6. David Montgomery, RB, Bears

Matt Nagy is a unique schemer because each week’s game plan is different and opponent-based. We saw it last year as Tarik Cohen had six games with 12+ touches and six with seven or fewer. Jordan Howard had five games with 19+ carries and five with 12 or fewer. Of course, that should be how every offense deploys its assets, but they don’t. Anyway, we can expect Nagy to continue to scheme his running backs on a weekly basis with Montgomery and Mike Davis in the Howard role. Montgomery’s Year 1 outlook will depend on how far he can separate from Davis. Initial speculation from beat writers has Davis around 120 carries, Cohen taking a slight hit on his 99 from last year and Montgomery soaking up the rest. If that’s how it plays out, we only have about 150 carries available for the third-round rookie. It’s a battle to watch in camp.

7. Deebo Samuel, WR, 49ers

This classes’ best nickname belongs to Deebo, who is named after the bully in the classic movie “Friday.” Deebo also happened to land in one of this year’s best landing spots. The 49ers were desperate for wideout help opposite Dante Pettis after realizing Marquise Goodwin’s injury history and limited skill set weren’t enough. Kyle Shanahan clearly identified Samuel as the man for the job, taking Samuel at No. 36 overall before A.J. Brown, JJ Arcega-Whiteside, Parris Campbell, Andy Isabella or DK Metcalf. Samuel already has been penciled in as a starter in a potentially explosive offense assuming Jimmy Garoppolo (ACL) returns to full health. Remember UDFA Nick Mullens quietly averaged 284.6 pass yards and 1.6 touchdowns in his eight starts last year.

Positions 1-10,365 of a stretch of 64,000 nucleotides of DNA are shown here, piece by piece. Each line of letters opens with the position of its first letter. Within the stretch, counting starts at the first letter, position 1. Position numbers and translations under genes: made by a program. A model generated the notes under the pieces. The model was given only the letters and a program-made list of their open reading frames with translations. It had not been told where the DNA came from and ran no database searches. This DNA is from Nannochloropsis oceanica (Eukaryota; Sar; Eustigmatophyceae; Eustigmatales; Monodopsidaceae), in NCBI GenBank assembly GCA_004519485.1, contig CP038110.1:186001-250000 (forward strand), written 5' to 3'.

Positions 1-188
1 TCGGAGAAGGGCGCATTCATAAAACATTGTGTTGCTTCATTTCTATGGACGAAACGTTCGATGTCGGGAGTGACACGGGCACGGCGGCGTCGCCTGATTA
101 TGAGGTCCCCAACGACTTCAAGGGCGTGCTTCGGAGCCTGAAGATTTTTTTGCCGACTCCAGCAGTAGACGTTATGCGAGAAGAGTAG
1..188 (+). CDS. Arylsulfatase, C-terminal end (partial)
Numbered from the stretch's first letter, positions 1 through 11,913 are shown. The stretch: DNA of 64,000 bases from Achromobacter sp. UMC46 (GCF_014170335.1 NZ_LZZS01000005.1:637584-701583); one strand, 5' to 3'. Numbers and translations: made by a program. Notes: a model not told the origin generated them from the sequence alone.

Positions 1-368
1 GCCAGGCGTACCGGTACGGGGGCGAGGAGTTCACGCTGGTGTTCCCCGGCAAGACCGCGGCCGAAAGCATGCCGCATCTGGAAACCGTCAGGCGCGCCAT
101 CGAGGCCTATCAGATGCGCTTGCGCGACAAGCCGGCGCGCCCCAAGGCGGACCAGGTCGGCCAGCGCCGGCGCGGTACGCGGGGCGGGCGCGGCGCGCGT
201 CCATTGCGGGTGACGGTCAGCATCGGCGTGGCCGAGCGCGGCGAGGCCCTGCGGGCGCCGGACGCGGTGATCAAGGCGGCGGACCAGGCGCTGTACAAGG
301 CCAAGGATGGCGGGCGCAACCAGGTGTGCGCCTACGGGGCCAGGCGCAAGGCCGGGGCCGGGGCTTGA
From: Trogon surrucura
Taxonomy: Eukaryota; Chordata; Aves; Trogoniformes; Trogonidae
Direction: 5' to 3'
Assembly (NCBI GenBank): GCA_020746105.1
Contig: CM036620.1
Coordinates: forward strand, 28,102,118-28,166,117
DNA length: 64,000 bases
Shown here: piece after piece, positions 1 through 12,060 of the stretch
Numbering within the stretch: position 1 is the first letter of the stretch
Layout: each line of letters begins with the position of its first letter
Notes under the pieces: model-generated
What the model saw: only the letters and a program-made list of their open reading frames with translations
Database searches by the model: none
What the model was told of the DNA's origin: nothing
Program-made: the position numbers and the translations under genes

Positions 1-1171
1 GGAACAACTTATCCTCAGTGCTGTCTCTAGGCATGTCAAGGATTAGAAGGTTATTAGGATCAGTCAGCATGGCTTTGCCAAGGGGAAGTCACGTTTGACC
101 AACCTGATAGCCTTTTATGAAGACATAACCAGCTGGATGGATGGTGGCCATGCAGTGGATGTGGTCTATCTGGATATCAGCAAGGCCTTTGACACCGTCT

8. Parris Campbell, WR, Colts

Broke is thinking about all wide receivers in the same bucket. Woke is thinking about applying their skillsets to complementary roles. The Colts are doing just that, pairing T.Y. Hilton’s elite vertical skills with Devin Funchess’ physicality and now Campbell’s elite underneath speed. Campbell’s route tree was absurdly limited at Ohio State, leading to a truly pathetic 4.5-yard average depth of target. But he has a freakish athletic skill set (99.8th percentile SPARQ score), which can be molded into far more than an underneath extended handoff. The bigger issue is the loaded pass-catching corps in Indy, which now features the aforementioned wideout trio plus Jack Doyle, Eric Ebron and Nyheim Hines.

9. Marquise Brown, WR, Ravens

I was low on Brown going into the draft because he represents laying a big price on an outlier. At just 5’9/166, he failed to meet the minimum size thresholds of an elite fantasy wideout. He also didn’t participate in the NFL Combine due to a Lisfranc injury, one of the scariest ailments a receiver can suffer. Brown also didn’t stand out above his teammates at Oklahoma. As noted by Jon Moore, Kyler Murray was actually less efficient throwing to Brown than his other wideouts. Now Brown goes to Baltimore, where Lamar Jackson completed just 58.2 percent of his passes last season and averaged a painfully low 22.5 pass attempts per game. Jackson certainly can take a step forward this year and the speed the Ravens added will help, but even a big leap will leave him among the league’s worst passers. Expect a ton of duds and a couple home runs this season for Hollywood.